by Roman Kupchinsky
On June 10, 2009 the construction of the Baltic Pipeline System (BPS-2) got underway. The 1,170 km long pipeline will run from Unecha in the Bryansk Region to the Ust-Luga oil terminal south of St. Petersburg. The first stage with an annual capacity of 30 million tons is scheduled to be completed in September 2012. The second stage will increase capacity to 50 million tons and is due to be ready by the end of 2013.
In February 2007, Semyon Vainshtok, the-then head of Transneft, the operator of the BPS-2 pipeline, issued a statement saying that it was necessary to “protect the country” from the risks involved in transporting oil through the territories of neighboring countries. Earlier that year, a dispute occurred between Russia and Belarus over tariffs for oil transported via the Druzhba pipeline. “We discussed with colleagues that if we had had no risks with neighboring countries, we did not have to spend so much money,” Vainshtok said.
By ending Moscow’s dependence on Belarus as a transit country for Russian oil as well as relying on Ukraine’s oil terminal in Pivdenny on the Black Sea, Russia will deprive the badly starved Belarus treasury of some $1 billion annually in transit fees. At the same time, the Ukrainian Pivdenny oil terminal will most likely stand empty and the Odessa-Brody pipeline, originally built to ship oil from the Caspian to the Plock refinery in Poland will rust in the picturesque Ukrainian countryside if it cannot find a supply of oil.
Other factors also contributed heavily to the hurried pace of preparations of BPS-2, not least of which is the self-interest of some members of the Russian political and commercial elite who lobbied extensively for the project. Gunvor, a company which has often been linked in the media to Russian Prime Minister Vladimir Putin who is reputed to have a close relationship with Gennadiy Timchenko, a co-owner of Gunvor, obtained a majority interest in the oil terminal being built in Ust-Luga in March 2009.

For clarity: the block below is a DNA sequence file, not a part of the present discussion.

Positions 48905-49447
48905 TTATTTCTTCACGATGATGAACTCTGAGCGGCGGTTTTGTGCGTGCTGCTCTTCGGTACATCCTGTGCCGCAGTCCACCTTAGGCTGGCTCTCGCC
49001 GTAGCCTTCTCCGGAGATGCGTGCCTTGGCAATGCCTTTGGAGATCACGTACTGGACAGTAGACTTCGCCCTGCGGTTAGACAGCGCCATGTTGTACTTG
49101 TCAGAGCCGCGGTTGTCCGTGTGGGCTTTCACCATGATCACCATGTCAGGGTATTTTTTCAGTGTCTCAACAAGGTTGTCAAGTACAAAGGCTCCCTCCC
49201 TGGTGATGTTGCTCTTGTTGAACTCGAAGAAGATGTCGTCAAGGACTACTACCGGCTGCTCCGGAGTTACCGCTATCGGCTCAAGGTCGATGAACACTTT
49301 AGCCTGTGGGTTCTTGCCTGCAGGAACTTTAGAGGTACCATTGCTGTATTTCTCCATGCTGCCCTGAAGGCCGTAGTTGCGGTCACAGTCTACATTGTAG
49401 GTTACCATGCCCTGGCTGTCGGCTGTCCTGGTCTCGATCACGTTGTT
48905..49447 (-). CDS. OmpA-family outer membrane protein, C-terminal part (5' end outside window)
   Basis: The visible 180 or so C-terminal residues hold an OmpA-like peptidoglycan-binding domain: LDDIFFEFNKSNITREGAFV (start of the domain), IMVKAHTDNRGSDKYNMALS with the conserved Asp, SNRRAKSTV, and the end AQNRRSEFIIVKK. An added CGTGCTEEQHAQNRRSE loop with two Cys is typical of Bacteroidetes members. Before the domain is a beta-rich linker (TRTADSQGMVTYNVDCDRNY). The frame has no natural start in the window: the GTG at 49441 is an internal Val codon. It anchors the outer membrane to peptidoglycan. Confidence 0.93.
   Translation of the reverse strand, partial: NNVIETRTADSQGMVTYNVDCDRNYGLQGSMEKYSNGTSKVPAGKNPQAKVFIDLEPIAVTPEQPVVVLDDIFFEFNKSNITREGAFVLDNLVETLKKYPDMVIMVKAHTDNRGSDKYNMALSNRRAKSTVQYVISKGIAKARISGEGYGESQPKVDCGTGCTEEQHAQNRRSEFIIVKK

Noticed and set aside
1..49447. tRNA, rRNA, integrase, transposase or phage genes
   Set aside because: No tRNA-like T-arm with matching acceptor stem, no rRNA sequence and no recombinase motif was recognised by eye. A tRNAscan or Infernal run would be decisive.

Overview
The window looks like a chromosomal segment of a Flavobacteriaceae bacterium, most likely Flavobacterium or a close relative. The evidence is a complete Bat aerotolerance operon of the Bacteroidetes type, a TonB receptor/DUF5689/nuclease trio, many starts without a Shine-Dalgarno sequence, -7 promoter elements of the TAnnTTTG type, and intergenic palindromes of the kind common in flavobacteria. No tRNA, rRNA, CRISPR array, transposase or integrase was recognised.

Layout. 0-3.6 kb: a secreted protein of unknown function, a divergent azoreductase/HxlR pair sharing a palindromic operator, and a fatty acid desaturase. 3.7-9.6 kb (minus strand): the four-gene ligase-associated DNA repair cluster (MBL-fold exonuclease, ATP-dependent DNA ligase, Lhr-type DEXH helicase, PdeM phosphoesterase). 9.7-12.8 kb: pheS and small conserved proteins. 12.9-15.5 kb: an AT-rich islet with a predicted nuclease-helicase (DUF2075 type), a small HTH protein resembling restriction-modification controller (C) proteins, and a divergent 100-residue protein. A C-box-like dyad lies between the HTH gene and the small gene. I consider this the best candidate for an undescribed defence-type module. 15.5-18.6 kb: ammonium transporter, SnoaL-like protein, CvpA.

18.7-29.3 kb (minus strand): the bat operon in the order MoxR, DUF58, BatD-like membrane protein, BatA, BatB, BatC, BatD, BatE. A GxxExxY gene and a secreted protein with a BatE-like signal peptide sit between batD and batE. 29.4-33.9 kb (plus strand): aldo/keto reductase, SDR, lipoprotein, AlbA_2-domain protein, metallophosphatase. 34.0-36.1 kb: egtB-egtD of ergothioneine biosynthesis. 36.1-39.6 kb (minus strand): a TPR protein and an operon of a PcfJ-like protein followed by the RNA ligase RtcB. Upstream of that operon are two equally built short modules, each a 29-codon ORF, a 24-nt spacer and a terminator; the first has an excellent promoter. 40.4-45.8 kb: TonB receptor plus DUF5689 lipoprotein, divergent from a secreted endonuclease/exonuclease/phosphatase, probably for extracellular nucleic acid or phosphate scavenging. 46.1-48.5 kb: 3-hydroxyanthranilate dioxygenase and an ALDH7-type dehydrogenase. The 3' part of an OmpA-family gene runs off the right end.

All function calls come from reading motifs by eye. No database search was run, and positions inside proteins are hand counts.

Ust-Luga will become the biggest outlet for refined products in the region, with a spur line connecting the port and crude pipeline to the Kirishi refinery, owned by Surgutneftegaz. Kirishi is more than 100 kilometers to the east of Ust-Luga.
A report released by Moscow investment bank Troika Dialog in December 2008 criticized the Gunvor scheme for Ust-Luga as “politically-driven…It is unclear where Transneft intends to find oil for the new pipeline, given declining oil production and exports and already ample spare capacity in the pipeline system. Moreover, some 450,000 bpd of West Siberian crude will be re-routed to fill the first phase of the Eastern Siberia – Pacific Ocean (ESPO) pipeline. Transneft therefore faces the prospect of paying up to $5 billion for a project that would bring no additional revenues.”
In April 2008 Russia’s Ministry of Industry and Energy submitted to the government its negative conclusions regarding the pipeline; however their reservations took second place to the geopolitical motives and the personal interests of the Russian elite.